The archive project is being managed by David Leopold, Creative Director of The Al Hirschfeld Foundation and Director of the Studio of Ben Solowey in Bedminster, Bucks County. Leopold served as curator for the 75th Anniversary exhibition on Bucks County Playhouse for the Michener Museum in Doylestown in 2013-14.
Playhouse Historian Peggy McRae and Database Manager Katherine Eastman will assist Leopold in the creation and curatorial implementation of this project. McRae will continue to use her extensive contacts in the community to ferret out historical material, as well as develop new relationships with Playhouse alumni to track down photos, reviews and oral histories of the Playhouse. A production database is being created that, when made public, will give audiences, students and researchers worldwide access to this important information.
“The story of the rise, fall, and rebirth of the Bucks County Playhouse is rare and extraordinary,” says Leopold. “It is a story about the power of the arts, the Playhouse’s economic impact on the region, as well as the strength of the community’s spirit. It’s important that we take this opportunity to gather as much information on every aspect of the Playhouse’s history and document it for future generations.”
“We have been fortunate to receive some BCP playbills from devoted patrons,” says Peggy McRae, Playhouse Historian. “These gifts have helped us to chronologically confirm the producers, directors, productions and casts that have graced the Playhouse stage over the past 80 years and enter factual information into our new database. But the more materials we receive from the community, the better chance we have to piece together the Playhouse’s complete history.”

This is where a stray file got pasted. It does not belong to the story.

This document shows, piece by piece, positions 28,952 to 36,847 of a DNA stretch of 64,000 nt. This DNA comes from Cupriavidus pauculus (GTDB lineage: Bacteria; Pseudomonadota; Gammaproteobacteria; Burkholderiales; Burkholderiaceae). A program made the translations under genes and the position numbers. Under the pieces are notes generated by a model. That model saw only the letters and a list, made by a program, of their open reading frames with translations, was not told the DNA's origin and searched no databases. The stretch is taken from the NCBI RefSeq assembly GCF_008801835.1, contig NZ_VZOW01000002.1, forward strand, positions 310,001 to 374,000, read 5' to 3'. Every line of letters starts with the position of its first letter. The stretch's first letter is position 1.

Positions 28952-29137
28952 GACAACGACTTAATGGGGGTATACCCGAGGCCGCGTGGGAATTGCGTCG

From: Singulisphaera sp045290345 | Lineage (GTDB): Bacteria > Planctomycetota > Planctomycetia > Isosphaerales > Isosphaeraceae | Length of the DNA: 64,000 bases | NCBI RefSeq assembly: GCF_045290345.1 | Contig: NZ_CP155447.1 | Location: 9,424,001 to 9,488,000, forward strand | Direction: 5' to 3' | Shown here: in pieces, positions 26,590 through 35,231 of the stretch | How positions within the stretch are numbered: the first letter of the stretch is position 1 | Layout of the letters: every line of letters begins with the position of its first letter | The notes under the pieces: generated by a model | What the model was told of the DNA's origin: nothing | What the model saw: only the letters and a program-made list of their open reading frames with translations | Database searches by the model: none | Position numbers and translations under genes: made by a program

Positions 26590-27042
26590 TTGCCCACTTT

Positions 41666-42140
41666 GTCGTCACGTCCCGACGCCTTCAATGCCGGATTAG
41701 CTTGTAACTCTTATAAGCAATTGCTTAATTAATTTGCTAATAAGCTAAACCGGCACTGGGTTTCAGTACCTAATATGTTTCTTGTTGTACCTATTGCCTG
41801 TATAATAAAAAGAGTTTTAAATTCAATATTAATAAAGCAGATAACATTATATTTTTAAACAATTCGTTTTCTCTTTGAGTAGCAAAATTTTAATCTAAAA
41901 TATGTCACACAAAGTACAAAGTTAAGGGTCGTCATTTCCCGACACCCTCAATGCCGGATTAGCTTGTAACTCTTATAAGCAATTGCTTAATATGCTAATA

The Playhouse has already received some significant donations to launch the archive.
The Doylestown Historical Society has gifted to the Playhouse 284 newspaper clippings/photocopies that originally appeared in The Doylestown Intelligencer, Bucks County Herald, Philadelphia Inquirer, Towpath Magazine, Panorama Magazine and Bucks County Traveler Magazine from 1939 to 2018, as well as original playbills and some vintage photographs.
Ann Walker Liebgold, daughter of one of the Playhouse’s original founders, Don Walker, donated her father’s grand piano. Walker was a Broadway orchestrator for over 100 original productions of classic musicals, such as “Carousel,” “Kiss Me, Kate” and “Fiddler on the Roof.” Walker remained involved with the Playhouse into the 1960s.
Nita Crowley, whose father John Crowley was General Manager for the Playhouse from 1951 to 1970, has donated her father’s extraordinary Playhouse collection of over 50 posters and artifacts, including a charming collection of little ashtrays from the early 1960s.
Hugh Marshall, currently a member of the Board of Playhouse Artists, the 501©3 public charity that supports the Playhouse, is gifting the Playhouse with a collection of memorabilia and signs that once hung at the venue.